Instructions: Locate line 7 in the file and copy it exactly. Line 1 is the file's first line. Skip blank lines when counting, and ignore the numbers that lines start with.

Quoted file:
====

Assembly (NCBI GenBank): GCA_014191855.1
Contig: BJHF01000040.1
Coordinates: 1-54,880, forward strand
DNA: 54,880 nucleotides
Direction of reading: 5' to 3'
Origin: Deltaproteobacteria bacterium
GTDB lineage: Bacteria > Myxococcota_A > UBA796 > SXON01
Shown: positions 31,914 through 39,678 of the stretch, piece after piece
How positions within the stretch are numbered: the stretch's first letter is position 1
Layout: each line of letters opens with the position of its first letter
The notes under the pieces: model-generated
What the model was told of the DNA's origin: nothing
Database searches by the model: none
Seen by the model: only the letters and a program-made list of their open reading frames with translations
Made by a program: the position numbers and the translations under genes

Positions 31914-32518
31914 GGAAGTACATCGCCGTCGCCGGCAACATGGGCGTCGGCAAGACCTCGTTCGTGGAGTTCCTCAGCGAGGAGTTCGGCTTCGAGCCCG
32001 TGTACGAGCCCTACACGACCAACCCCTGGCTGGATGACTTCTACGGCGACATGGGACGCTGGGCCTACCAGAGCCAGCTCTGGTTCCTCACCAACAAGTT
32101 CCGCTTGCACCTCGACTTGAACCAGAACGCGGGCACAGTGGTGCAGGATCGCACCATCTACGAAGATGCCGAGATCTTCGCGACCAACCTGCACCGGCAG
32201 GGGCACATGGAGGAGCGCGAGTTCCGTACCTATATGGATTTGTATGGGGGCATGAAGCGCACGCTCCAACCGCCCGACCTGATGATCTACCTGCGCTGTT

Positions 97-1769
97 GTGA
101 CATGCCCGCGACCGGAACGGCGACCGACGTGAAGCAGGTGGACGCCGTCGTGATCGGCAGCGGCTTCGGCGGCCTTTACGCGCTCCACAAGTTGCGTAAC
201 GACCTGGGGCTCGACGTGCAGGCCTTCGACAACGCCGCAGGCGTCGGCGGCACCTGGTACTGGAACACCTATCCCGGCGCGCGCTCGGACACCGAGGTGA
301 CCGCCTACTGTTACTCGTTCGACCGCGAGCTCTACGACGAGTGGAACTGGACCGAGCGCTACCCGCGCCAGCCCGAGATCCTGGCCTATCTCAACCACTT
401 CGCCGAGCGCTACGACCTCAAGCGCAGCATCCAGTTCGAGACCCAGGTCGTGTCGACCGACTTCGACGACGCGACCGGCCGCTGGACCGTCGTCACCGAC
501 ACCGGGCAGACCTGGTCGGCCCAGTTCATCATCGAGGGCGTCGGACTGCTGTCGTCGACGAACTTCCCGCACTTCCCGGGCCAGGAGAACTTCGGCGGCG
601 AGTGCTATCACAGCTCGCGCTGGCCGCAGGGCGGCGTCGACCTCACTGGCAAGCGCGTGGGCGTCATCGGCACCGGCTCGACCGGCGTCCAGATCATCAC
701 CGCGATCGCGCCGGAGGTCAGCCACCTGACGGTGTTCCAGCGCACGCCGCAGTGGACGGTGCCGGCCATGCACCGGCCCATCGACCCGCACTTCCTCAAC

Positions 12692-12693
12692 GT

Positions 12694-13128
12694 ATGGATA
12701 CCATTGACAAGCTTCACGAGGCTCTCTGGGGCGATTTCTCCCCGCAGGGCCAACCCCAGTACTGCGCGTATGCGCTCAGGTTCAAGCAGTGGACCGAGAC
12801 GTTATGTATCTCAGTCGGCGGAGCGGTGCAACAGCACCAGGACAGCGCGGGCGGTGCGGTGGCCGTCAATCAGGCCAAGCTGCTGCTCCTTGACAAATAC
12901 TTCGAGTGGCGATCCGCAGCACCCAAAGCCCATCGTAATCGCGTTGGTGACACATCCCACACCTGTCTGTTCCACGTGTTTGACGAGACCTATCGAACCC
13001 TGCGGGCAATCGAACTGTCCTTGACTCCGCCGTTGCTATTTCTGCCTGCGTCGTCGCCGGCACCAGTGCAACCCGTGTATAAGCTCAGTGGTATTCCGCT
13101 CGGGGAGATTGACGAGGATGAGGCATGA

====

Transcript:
GTDB lineage: Bacteria > Myxococcota_A > UBA796 > SXON01